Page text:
GP services run by private firms 'worse for patients'

Patients at GP practices run by limited companies report worse experiences of care on average than their counterparts at other types of practices, researchers have found.

GP consultation (Photo: Robert Johns/UNP)
GP consultation (Photo: Robert Johns/UNP)

Data from the GP patient survey - which records patient satisfaction across a range of key indicators for practices across England - show generally positive experiences of primary care.

Patients consistently rate general practice highly despite the growing crisis facing the profession, with the 2016 survey finding that 85% of patients rate their overall experience of primary care as good.

But analysis of variations in patient satisfaction across different types of provider reveals that practices run by limited companies perform worse on four out of five key indicators - frequency of consulting a preferred doctor, ability to get a convenient appointment, rating of doctor communication skills, ease of contacting the practice by telephone and overall experience.

Research published in the Journal of the Royal Society of Medicine based on 2013/14 survey data from more than 8,000 GP practices compared mean satisfaction scores for practices run by limited companies with those run by other providers. It found that on overall experience, the mean score for practices operating on APMS contracts run by limited companies was 3.04 points lower on a 100-point scale than practices on GMS deals.

Map: where are APMS contracts most common?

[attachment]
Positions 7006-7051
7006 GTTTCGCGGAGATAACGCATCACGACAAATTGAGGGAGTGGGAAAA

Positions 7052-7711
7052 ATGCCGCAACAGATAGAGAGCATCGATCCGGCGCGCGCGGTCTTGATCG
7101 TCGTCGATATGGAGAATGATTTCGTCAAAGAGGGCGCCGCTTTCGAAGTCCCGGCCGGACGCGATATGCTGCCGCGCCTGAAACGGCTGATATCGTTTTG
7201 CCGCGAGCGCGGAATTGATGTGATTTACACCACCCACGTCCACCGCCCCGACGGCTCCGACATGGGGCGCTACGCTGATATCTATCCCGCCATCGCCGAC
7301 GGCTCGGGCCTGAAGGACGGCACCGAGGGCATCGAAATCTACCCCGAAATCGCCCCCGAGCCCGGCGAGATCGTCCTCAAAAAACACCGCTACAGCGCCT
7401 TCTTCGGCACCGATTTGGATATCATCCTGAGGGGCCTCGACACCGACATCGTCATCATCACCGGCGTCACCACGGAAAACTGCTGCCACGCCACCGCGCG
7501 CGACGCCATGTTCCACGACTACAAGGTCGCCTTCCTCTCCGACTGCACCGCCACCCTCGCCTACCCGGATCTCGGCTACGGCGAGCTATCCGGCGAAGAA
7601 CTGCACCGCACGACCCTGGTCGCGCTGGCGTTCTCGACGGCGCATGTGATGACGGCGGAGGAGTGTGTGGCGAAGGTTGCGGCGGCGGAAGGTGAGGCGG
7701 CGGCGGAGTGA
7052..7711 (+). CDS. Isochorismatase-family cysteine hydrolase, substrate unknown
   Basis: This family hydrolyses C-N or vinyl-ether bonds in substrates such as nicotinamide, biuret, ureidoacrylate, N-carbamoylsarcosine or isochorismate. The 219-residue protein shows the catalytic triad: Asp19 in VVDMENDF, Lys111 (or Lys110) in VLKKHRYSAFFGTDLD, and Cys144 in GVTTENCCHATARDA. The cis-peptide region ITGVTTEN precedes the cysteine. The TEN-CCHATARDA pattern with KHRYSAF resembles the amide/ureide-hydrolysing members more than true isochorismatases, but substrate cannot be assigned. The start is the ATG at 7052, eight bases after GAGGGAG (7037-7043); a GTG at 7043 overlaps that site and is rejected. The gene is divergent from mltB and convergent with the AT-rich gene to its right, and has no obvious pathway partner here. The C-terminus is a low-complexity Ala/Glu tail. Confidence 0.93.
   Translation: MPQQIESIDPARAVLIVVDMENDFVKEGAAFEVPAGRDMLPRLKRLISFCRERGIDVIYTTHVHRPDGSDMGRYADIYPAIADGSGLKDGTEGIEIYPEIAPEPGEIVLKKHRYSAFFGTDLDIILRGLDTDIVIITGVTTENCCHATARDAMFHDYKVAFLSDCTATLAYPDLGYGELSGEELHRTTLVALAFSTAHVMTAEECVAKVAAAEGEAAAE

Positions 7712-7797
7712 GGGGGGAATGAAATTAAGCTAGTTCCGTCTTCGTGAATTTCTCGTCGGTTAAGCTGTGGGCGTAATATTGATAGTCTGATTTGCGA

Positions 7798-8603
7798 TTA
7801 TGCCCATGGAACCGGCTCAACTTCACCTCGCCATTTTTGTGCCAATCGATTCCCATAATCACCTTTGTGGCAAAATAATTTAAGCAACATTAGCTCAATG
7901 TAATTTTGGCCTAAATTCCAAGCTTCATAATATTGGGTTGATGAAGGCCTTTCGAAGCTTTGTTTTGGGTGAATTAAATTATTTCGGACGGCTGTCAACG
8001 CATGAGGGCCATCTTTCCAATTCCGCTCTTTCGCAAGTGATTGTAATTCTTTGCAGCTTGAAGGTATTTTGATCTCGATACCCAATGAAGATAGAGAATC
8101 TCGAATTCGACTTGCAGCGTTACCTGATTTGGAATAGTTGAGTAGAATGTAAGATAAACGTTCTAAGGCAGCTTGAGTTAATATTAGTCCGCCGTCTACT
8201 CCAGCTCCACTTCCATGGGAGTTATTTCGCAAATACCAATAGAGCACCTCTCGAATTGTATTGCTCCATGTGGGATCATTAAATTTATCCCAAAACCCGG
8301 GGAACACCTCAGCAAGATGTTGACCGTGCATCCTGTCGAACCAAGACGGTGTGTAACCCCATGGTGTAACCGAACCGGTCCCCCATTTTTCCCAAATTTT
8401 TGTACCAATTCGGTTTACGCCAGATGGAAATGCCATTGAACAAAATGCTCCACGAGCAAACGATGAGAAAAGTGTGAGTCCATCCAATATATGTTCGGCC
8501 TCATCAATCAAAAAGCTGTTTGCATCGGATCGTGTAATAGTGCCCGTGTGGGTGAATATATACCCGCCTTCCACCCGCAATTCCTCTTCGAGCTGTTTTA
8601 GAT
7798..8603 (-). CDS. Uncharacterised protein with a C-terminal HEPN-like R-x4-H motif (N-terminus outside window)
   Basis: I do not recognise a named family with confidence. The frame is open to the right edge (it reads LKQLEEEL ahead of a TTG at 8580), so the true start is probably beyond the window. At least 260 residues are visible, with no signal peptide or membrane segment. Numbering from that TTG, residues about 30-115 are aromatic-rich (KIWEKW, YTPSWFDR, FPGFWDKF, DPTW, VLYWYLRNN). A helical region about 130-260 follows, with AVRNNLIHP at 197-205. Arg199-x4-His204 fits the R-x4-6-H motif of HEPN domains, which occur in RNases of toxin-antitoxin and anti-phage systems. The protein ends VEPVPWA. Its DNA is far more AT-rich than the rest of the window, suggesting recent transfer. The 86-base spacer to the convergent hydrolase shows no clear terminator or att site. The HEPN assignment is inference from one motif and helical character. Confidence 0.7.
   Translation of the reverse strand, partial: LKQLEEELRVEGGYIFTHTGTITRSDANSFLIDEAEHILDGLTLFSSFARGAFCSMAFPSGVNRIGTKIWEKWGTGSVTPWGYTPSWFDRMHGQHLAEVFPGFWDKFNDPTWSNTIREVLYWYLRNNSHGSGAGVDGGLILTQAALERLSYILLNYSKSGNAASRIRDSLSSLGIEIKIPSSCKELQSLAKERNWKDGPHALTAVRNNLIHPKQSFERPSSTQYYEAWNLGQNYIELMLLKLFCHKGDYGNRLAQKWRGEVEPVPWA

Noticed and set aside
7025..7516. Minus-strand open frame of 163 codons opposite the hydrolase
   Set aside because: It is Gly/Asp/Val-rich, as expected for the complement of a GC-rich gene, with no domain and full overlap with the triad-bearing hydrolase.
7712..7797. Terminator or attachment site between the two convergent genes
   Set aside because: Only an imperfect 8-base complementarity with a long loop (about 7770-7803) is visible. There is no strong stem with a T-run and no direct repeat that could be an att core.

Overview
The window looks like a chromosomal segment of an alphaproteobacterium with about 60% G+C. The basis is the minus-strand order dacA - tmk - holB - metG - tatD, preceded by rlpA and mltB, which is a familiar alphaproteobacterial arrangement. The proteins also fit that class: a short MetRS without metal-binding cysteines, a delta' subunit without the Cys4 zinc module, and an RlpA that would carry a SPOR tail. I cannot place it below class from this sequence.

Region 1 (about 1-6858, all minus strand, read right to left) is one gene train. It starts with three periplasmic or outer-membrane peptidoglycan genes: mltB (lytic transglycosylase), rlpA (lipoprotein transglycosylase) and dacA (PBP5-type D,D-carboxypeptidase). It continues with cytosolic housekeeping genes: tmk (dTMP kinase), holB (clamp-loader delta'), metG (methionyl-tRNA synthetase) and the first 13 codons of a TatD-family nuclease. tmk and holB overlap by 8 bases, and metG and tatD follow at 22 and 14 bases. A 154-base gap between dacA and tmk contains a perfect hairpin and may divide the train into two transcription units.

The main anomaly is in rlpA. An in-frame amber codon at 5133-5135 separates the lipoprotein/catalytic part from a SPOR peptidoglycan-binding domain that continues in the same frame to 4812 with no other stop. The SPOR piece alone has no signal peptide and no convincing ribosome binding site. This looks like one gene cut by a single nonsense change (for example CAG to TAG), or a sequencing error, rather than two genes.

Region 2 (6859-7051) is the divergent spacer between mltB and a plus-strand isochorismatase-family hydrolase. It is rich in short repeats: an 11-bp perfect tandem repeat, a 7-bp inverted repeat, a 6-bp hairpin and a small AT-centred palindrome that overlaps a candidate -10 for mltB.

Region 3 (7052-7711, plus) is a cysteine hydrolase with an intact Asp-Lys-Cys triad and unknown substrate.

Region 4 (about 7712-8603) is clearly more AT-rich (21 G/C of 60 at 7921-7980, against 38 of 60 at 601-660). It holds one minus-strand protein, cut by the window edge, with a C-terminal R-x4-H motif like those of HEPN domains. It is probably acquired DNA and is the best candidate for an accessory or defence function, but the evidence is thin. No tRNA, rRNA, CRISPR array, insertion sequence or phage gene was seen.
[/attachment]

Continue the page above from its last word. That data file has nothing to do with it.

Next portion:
For appointment convenience and doctor communication, the mean score fell short of that achieved by GMS practices by a similar amount, while on consulting a preferred doctor, they scored 12.78 points lower.

The researchers said: 'Our results suggest that [APMS] practices consistently provided a worse experience for patients only when owned by limited companies. We additionally found that practices owned by large organisations [20 practices or more] provided worse experiences on average than practices with a [GMS] contract, which are typically small general practitioner partnerships. Our findings highlight limited companies as providing worse experiences of primary care, rather than practices with the [APMS] contract collectively.'

Lead author of the research Dr Thomas Cowling said: 'Across all contract and ownership types, patients generally reported positive experiences of their general practices. However, patients registered to general practices owned by limited companies reported worse experience of their care than patients registered to other practices on average.'

He added: 'It is the responsibility of commissioners, regulators, clinicians and owners to guarantee that individual practices meet expected standards while ensuring that care quality is not systematically associated with the ownership.

'Commissioners also need to ensure that contracts offer good value for money, more so at a time when the NHS is very financially challenged.'

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